Fungalpedia – Note 200, Gloiodon 


Gloiodon P. Karst. 

Citation if using this entry: Bera et al. 2024 (in prep) – Fungalpedia, Basidiomycota 1. 

Index FungorumMycoBank, Facesoffungi, GenBank, Fig. 1

Bondarzewiaceae, Russulales, Agaricomycetes, Basidiomycota, Fungi

Gloiodon belongs to Bondarzewiaceae and was initially documented by the Finnish mycologist Karsten (1879). Originally,  Gloiodon was introduced to encompass three wood-inhabiting species exhibiting hydnoid hymenium, Hydnum strigosum Sw.:Fr., H. hirtum Fr. and H. pudorinum  Fr. (Karsten 1879, Desjardin & Ryvarden 2003). Later, Gloiodon, was confined to include solely Hydnum strigosum,, currently known as Gloiodon strigosus (Sw.) P. Karst. (Karsten 1879, Desjardin & Ryvarden 2003). Gloiodon strigosus was considered the type species of this genus by many mycologists over time (Banker 19021910Miller 1933Donk 1956). This white rot-causing genus is characterized by annual, pileate, or effuse-reflexed basidiomata with its smooth to strigose surface texture (Desjardin & Ryvarden 2003). The basidiomata are generally dark brownish to blackish (Desjardin & Ryvarden 2003). The lower surface comprises conical spines (Desjardin & Ryvarden 2003). The hyphal system is monomitic with generative (sometimes sclerified) hyphae having clamp connections and pigmented skeletal hyphae with occasional clamps (Desjardin & Ryvarden 2003). The presence of gloeocystidia is evident in Gloiodon (Desjardin & Ryvarden 2003). The basidiospores are strongly amyloid with fine ornamentations (Desjardin & Ryvarden 2003). For a ,more extended period, Gloiodon was believed to be monotypic until the acceptance of Hydnum nigrescens Petch [≡ Gloiodon nigrescens (Petch) Maas Geest.] by Maas Geesteranus (1964). Later, Gloiodon occidentalis Ginns and G. stratosus (Berk.) Banker were also added as another species under the genus (Ginns 1988). As per the Red List of Macrofungi in Poland (Wojewoda & Ławrynowicz 2006), G. strigosus was considered an extinct species (Kirk et al. 2001) until it was rediscovered again (Bujakiewicz 2007). There has been quite a taxonomic debate regarding the affinity of Gloiodon to Auriscalpium Gray (Desjardin & Ryvarden 2003). Nevertheless, while Gloiodon species exhibit pileate-sessile or effuse-reflexed basidiomes, Auriscalpium species are distinguished by stipitate basidiomes. However, both these genera were included under Auriscalpiaceae (Maas Geesteranus 1963, 1971), which was later supported by the molecular studies by Hibbett & Thorn (2001) (Desjardin & Ryvarden 2003). However, based on the latest classification, Gloiodon is classified under Bondarzewiaceae (Wijayawardene et al. 2022)To date, only four species of Gloiodon have been accounted, which requires more documentation and molecular inferences (Species Fungorum 2023). 

Synonyms: Leaia Banker, Sclerodon P. Karst.

Type species: Gloiodon strigosus (Sw.) P. Karst.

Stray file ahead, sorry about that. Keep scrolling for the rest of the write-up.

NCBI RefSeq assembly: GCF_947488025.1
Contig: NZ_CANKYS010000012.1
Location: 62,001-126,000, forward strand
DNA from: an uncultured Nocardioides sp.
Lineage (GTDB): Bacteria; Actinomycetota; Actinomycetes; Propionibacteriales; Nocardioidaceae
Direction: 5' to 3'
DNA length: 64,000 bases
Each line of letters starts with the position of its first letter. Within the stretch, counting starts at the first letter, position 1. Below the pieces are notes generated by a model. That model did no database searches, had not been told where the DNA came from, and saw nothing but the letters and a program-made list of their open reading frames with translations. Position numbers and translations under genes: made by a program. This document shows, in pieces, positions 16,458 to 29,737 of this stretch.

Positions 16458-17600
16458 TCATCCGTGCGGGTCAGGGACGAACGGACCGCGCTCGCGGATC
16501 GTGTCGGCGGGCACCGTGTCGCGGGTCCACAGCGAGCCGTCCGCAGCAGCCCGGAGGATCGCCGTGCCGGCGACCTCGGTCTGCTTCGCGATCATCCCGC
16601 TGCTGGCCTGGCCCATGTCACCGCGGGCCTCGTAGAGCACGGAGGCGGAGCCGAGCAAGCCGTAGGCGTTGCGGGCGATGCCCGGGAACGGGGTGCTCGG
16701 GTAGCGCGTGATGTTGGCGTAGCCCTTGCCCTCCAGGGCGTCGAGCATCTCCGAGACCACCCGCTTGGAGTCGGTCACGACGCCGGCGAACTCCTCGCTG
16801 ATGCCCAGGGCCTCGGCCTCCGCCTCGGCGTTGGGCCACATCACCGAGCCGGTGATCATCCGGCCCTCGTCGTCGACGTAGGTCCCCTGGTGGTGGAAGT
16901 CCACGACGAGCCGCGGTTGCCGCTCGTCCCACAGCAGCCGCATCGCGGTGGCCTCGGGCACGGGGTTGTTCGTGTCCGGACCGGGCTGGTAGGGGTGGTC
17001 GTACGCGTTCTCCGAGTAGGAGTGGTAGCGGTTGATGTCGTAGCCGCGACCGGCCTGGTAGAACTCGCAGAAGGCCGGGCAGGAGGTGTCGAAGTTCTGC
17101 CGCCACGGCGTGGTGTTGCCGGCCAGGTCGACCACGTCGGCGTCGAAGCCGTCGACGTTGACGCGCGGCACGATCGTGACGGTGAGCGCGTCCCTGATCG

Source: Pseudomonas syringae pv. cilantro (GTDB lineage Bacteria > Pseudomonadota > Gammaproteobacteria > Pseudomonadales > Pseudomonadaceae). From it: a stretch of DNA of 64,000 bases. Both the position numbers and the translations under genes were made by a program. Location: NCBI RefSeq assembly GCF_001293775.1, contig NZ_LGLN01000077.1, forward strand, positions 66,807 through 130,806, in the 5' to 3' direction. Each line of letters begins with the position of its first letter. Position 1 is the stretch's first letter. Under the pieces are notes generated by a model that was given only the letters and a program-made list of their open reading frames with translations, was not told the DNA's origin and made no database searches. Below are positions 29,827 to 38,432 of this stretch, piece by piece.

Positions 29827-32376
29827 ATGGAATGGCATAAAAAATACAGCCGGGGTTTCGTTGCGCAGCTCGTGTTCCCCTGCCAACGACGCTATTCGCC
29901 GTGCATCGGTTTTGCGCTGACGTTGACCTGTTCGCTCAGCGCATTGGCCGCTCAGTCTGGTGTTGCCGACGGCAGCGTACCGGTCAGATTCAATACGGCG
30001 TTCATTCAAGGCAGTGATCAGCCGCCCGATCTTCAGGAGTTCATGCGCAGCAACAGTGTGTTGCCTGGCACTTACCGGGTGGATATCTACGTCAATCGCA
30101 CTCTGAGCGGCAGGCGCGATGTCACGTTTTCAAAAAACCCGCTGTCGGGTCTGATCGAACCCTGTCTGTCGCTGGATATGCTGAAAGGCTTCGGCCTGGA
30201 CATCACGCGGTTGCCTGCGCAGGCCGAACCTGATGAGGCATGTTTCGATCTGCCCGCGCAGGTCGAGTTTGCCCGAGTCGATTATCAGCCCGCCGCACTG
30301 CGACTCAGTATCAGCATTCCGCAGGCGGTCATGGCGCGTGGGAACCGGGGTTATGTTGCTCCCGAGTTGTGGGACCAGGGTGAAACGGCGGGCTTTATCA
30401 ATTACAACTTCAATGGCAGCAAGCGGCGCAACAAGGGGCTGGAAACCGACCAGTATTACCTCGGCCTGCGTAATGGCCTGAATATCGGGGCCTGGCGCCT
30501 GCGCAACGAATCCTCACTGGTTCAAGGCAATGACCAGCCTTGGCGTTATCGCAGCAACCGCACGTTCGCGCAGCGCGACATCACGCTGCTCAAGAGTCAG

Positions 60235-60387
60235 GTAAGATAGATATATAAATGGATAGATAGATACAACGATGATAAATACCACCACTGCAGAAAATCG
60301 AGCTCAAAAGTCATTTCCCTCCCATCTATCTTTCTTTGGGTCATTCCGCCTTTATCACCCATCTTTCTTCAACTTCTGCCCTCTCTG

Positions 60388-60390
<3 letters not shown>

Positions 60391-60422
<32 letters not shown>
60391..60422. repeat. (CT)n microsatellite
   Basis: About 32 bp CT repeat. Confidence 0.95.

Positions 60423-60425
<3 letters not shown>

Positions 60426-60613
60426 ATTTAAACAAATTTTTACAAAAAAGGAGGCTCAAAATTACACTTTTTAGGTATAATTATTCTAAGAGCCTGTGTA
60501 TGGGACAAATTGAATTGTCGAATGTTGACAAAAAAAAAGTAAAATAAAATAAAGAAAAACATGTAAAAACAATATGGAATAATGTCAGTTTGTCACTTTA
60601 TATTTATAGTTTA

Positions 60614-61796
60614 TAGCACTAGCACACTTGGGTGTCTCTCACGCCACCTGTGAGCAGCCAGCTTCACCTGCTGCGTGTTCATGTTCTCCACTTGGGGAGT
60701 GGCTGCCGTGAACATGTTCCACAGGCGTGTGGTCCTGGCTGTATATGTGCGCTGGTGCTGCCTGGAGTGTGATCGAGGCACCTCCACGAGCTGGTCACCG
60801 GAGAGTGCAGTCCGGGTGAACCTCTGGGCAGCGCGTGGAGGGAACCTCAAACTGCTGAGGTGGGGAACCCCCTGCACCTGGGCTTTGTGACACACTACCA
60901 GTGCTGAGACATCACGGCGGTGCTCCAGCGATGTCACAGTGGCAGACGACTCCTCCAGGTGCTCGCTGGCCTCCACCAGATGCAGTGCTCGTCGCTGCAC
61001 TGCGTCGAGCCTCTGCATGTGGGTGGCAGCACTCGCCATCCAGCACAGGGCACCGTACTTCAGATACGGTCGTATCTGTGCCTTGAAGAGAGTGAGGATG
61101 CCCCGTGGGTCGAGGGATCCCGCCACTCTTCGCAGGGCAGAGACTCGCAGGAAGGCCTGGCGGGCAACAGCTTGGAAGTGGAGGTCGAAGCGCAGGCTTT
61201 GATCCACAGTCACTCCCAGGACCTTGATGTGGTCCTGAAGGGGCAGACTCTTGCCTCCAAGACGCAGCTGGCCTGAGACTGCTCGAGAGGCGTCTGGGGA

Other accepted species: (Species Fungorum – search Gloiodon)



Figure 1 – Gloiodon nigrescens (DED 7287). a Basidiomata. b Basidiospores. c Gloeocystidia. d Basidia. Scale bars: a = 10 mm, b = 5 μm, c & d = 10 μm. Redrawn from Desjardin & Ryvarden (2003).



Banker HJ. 1902 – A historical review of the proposed genera of the Hydnaceae (Vol. 29, No. 7). Bull. Torrey Bot. Club, 29, 443–447. Columbia University. 

Banker HJ. 1910 – A correction in nomenclature. Mycologia, 2(1), 7–11

Bujakiewicz A. 2007 – Gloiodon strigosus (Swartz: Fr.) P. Karst. (Bondarzewiaceae) in Poland. Acta Mycologica, 42(1), 69–73

Desjardin DE, Ryvarden L. 2003 – The genus Gloiodon. Sydowia, 55(2), 153–161. 

Donk MA. 1956 – The Generic Names Proposed for Hymenomycetes V,” Hydnaceae.” Taxon 5, 69–80. 

Ginns J. 1988 – New genera and species of lignicolous Aphyllophorales. Mycologia, 80(1), 63–71

Hibbett DS, Thorn RG. 2001 – Basidiomycota: Homobasidiomycetes, 121–168. In: The Mycota VII Part B. McLaughlin, McLaughlin & Lemke, Eds. Springer-Verlag, Berlin, Heidelberg

Karsten PA. 1879 – Symbolae ad Mycologiam Fennicam. VI. Meddelanden af Societas pro Fauna et Flora Fennica, 5, 15–46

Kirk MP, David PF, Stalpers JC. 2001 – Ainsworth & Bisby’s Dictionary of the Fungi. 9th ed. CAB International, Wallinford, 655 pp

Maas Geesteranus RA. 1963 – Hyphal structures in Hydnums II. Proc. K. Ned. Akad. Wet. (Ser. C) 66, 426–430. 

Maas Geesteranus RA. 1964 – Notes on Hydnums II. Persoonia-Molecular Phylogeny and Evolution of Fungi, 3(2), 155–192

Maas Geesteranus RA. 1971 – Hydnaceous fungi of the Eastern World. – Verh. Kon. Ned. Akad. Wetensch. (2nd Series), 3(3), 1–175.

Miller LW. 1933 – The genera of Hydnaceae. Mycologia, 25(4), 286–302

Wijayawardene NN, Hyde KD, Dai DQ, Sánchez-García M, et al. 2022 – Outline of Fungi and fungus-like taxa–2021. Mycosphere, 13(1), 53–453. 

Wojewoda W, Ławrynowicz M. 2006 – Red list of the macrofungi in Poland. In: Mirek Z, Zarzycki K, Wojewoda W, Szeląg Z, editors. Red list of plants and fungi in Poland. Cracow: W. Szafer Institute of Botany, Polish Academy of Sciences, 53–70. 


Entry by

Ishika Bera, Center of Excellence in Fungal Research, Mae Fah Luang University, Chiang Rai 57100, Thailand


(Edited by Kevin D Hyde, Samaneh Chaharmiri-Dokhaharani, & Achala R. Rathnayaka)